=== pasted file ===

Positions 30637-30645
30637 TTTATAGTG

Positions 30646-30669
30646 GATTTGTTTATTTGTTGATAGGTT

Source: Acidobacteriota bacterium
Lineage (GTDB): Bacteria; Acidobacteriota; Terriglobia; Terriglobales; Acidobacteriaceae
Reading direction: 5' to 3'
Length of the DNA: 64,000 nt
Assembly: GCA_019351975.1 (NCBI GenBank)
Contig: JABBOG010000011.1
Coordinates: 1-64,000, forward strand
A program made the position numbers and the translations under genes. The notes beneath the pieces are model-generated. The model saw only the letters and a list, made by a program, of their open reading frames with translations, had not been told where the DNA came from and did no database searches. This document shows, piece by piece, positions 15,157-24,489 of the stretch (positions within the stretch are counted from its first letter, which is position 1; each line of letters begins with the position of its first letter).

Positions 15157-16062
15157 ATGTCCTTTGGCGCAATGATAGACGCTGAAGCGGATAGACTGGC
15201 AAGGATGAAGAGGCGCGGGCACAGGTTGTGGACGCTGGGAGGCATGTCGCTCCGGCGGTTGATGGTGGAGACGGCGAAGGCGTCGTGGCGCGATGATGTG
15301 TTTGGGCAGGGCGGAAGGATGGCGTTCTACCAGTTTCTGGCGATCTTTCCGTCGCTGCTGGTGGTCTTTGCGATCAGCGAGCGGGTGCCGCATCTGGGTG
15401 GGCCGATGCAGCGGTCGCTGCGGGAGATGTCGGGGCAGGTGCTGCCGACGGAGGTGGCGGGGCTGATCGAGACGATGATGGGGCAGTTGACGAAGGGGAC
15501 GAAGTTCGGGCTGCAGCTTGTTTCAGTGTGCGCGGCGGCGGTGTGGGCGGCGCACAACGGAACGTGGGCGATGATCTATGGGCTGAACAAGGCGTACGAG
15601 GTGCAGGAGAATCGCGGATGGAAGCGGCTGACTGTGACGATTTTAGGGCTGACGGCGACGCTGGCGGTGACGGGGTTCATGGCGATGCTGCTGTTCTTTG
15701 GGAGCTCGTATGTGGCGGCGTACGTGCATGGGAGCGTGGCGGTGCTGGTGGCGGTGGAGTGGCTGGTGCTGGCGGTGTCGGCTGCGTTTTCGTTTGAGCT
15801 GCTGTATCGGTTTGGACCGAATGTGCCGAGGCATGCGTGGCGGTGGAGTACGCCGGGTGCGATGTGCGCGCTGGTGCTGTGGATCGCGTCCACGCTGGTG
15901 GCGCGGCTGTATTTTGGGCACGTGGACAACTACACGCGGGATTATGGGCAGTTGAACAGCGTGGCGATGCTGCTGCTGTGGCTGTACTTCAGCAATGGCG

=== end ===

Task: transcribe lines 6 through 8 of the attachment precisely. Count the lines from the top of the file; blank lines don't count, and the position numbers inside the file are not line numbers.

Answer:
Lineage (GTDB): Bacteria; Acidobacteriota; Terriglobia; Terriglobales; Acidobacteriaceae
Reading direction: 5' to 3'
Length of the DNA: 64,000 nt